Saturday, January 7, 2012

The 63 Building

Saturday night in Seoul - cold, breathy evening and looking for something to do ... inside, away from the chill outside. But where to go and what to do? My Russian friend had the brainstorm, "Let's go to the 63 Building!" Now, while I've been to the 63 Building several times, usually to see a show at the IMAX, I've never ventured to the top floor. And so there we went.

Surprisingly with the night being so chill, and of course the 63 Building isn't located in the heart of vibrant pulsating Seoul but is in the business district, there was hardly anyone around. We happily entered the building to warm up and then dawdled over to the ticketing counter for our "venture to the top". There were multiple package deals which included the acquarium, the IMAX, and I forget what all. We only bought tickets for ₩11,000 to the top floor and art gallery, because we got the ₩1,000 foreigner's discount. I'd never heard of a foreigner's discount but can easily see that it's a promotional tool for "foreigner's" to visit what are deemed in Korea as Hot-Spots and "places everyone should know about while visiting Seoul". Hmmm, it's the expats who get out and about, but we're always deemed as being foreigners and thus here short term. Anyway, semantics.

When the 63 Building was completed in 1985, it was the highest building outside of North America, and therefore, was (and still is to some extent) an object of great pride in Korea. Since 2010, the building is no longer in the top 100 tallest buildings of the world but with it's impressive height amongst the dwarf building around and its golden-sided panels, it stands proudly tall and regal overlooking the sensually curving Han River. [picture source]

The top floor contains a gallery of modern art by a handful of artists. Most of the people - principally families and couples - were not interested in the garish colored pictures, the swirls and kaleidoscopes of colors, and the stark black-and-whites. The majority were interested in the view, lovers were interested in sitting entwined in each other's arms gazing and whispering using a tool as a lover's pallette, and the youth were fascinated by the glass floor in one corner where a person could "step out" with nothing visibly below except ... a long crashing descending space to the pavement with toy cars ant-ing along below. I stepped out into the "nether space" but I certainly didn't linger. It was somewhat upsetting psychologically, especially when some young kids started jumping up and down violently right next to me. Ah, the invinsibility of youth!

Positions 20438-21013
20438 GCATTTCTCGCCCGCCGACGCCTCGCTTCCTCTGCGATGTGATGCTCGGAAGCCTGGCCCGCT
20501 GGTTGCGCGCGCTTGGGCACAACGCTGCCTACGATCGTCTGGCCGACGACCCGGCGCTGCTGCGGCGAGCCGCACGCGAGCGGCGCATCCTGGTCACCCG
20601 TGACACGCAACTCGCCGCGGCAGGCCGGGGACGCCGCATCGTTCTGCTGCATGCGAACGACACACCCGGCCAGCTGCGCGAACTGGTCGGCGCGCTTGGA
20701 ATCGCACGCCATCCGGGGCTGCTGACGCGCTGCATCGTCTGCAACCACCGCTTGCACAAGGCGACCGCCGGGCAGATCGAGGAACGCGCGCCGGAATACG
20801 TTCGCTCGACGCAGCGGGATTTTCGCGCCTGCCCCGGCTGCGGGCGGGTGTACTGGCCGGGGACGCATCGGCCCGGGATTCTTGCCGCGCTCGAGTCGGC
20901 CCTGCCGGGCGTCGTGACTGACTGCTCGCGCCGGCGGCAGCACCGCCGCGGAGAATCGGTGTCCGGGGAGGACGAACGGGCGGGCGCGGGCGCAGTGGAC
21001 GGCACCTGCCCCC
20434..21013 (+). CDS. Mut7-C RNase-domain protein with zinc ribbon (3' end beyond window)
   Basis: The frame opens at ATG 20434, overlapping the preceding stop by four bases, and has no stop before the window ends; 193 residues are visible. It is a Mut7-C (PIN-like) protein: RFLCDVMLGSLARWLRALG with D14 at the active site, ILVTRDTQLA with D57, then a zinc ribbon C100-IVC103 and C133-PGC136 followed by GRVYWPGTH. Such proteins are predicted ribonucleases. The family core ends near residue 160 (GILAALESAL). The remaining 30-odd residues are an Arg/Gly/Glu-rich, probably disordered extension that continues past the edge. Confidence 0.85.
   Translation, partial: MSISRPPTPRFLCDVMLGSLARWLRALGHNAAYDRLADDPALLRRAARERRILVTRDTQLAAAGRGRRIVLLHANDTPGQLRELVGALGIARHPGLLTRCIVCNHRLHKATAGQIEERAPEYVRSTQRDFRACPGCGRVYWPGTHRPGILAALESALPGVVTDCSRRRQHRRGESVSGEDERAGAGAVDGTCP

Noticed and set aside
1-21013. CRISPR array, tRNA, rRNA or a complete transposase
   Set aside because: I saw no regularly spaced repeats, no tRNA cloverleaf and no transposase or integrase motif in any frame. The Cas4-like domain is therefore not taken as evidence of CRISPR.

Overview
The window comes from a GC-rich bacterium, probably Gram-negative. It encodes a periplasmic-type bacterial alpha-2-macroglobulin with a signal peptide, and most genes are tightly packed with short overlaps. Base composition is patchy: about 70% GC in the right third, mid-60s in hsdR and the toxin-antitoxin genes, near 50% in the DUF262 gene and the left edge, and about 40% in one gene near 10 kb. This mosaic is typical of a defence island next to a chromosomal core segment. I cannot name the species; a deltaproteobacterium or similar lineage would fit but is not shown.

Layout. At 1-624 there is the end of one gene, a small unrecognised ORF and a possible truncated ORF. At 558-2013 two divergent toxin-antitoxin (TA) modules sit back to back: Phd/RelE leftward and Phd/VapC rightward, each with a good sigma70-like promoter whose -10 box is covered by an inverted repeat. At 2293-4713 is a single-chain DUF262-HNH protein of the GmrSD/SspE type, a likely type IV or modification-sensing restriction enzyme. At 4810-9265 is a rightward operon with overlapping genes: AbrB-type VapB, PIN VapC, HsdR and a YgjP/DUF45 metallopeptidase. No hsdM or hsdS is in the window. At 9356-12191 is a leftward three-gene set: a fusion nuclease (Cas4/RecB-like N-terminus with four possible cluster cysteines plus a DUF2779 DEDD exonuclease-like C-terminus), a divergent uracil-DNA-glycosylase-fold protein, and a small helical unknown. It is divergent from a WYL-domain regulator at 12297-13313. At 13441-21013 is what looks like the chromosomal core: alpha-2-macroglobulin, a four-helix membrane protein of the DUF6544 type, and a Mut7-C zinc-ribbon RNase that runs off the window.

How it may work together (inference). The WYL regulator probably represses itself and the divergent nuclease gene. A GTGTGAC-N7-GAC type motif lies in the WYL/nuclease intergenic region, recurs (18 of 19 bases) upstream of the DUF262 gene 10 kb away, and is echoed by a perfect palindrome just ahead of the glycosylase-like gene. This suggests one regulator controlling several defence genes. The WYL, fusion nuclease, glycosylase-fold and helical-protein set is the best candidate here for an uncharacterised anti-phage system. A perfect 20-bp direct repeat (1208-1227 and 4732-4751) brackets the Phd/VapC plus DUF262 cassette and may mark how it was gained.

A wishing wall was in the corridor just before the cafe. The wall held hearts with messages, and those messages were in a wide range of languages. They were messages not of young romantic love like the fence on Han Mountain with locks for lovers to "lock their love" via the symbolism of locks. Many of the messages I read were of more mature people who promised to continue their love relationship for yet another XX years, pledges of their hearts again or of their desire for some intangible thing to be realized. The majority that I read were from a mature audience, in touch with reality and focused on pledges and promises for a brighter future. Wishes involving material things seemed few and far between. Quite interesting! I did wonder, however, if when the wall became too cluttered, if some of the messages were clandestinely removed to free up space. There was only this corner for messages so freeing up space does make practical sense.

The rise was one minute and ears popped or felt pressure. Amazing speed! The descent another 1 minute with ears popping and again equalizing to ground pressure. What a pricey but interesting 1 hour. And then as we exited the elevator, my friend laughed and said, "Ah, they are so smart! The funnel all guests through their food court, haha, that's so smart! Now let's eat!" And we did what everyone does in Korea, the 1-cha 2-cha thing - the first round on an outing, the second rount, but we had no third round. We went back to my house and had tea and more talk on the warm ondol floor.

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